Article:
#CHARLIEHEBDOMEROS Pt.1 by Tompte. Now anybody who has been following this project knows that Tompte is a bit of a talent to be reckoned with. His entry for the last challenge, ‘A * is for Asterion’ used words to lead your eye around the page and then into a maze which twisted and turned as the story does. There is nothing he does that is not deft, and witty, and engaging, so when he submits a comic, my heart is all a flutter to see it. This does not in any way dissapoint. To be honest it completely floored me. It would not be too much to say that this comic is a meta-textual Deconstructionist Dadaist commentary on terrorism, comics, art, politics, language, laughter and the human spirit. It would not be too much to say that this is magic, taking your mind to a plane where you can look down and see the patterns in the chaos. Not sure I can really say more than that. I need to read it again I think. I also need a sit down. Chairs with the next one, yeah?
A Silent Island. By Tompte. At the risk of somebody crying FOUL and complaining that Mr Tompte has submitted two entries to the challenge, I will say there are no limit to the number of entries a person can make to these challenges, because each comic is considered on its own merits as a response to the brief, its success as a comic in general, and its use of the format. Those are my only criteria. If somebody makes me ten comics, I’ll read all of them! So with that housekeeping out of the way, and knowing what he already submitted in the above entry, lets look at this one. A Silent Island feels like something I’ve already read somewhere, an allegory or a song I already know. Although like all his work, there is a strong metaphorical layer, the main thing it made me think of was the Syrian refugee crisis, and all those people in tiny boats. Like Mr Abbott, he uses gifs to bring the comic up out of the page to you, and it really really works. The gifs become hypnotic in both, a rhythm you read by, and which makes the comic into both a film, and almost music.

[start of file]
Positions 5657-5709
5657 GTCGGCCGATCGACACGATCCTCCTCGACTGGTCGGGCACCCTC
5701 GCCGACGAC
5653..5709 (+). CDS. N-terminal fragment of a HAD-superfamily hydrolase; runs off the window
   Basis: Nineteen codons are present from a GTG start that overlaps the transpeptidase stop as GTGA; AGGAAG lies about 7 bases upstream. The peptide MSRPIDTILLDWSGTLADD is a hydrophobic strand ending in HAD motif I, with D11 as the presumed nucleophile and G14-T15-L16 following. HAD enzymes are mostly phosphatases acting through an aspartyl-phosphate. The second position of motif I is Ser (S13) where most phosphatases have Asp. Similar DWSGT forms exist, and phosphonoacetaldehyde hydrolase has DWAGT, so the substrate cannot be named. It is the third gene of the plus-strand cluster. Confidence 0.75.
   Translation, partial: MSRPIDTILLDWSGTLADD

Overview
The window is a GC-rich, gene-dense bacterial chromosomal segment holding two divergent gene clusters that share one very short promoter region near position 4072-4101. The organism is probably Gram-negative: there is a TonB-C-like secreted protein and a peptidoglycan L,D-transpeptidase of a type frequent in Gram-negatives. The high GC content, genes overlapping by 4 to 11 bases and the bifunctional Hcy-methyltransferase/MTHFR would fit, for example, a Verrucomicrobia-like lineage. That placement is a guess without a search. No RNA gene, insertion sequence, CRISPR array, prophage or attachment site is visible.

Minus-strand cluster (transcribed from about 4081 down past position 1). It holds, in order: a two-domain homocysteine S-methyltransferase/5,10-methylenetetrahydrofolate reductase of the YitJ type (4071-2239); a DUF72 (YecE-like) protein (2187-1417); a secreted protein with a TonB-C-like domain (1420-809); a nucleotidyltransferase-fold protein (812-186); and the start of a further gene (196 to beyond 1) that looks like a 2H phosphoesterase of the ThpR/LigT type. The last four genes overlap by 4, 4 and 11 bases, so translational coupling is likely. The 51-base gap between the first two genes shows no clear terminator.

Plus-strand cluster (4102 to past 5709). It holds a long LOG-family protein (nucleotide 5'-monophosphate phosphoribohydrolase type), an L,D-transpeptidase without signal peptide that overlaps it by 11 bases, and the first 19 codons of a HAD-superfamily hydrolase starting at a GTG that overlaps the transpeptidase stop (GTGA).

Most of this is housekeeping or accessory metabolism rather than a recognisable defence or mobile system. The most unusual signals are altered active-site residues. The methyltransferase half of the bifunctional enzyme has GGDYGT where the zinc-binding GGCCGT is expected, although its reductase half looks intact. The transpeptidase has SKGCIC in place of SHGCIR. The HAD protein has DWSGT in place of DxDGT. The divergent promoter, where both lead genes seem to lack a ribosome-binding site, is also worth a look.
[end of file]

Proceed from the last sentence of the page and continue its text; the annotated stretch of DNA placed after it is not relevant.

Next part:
I have to judge these now. SO that’s nice and easy then. Yup.
All comics from the previous challenge are available in the Store of the Desktop Reader, and can be downloaded to the Library of your app or desktop reader until you choose to delete them.
For more information see our Library Page.
NB: All images are copyright their creators and are used here as part of the challenge. To use images from these comics please contact the creators directly for permission.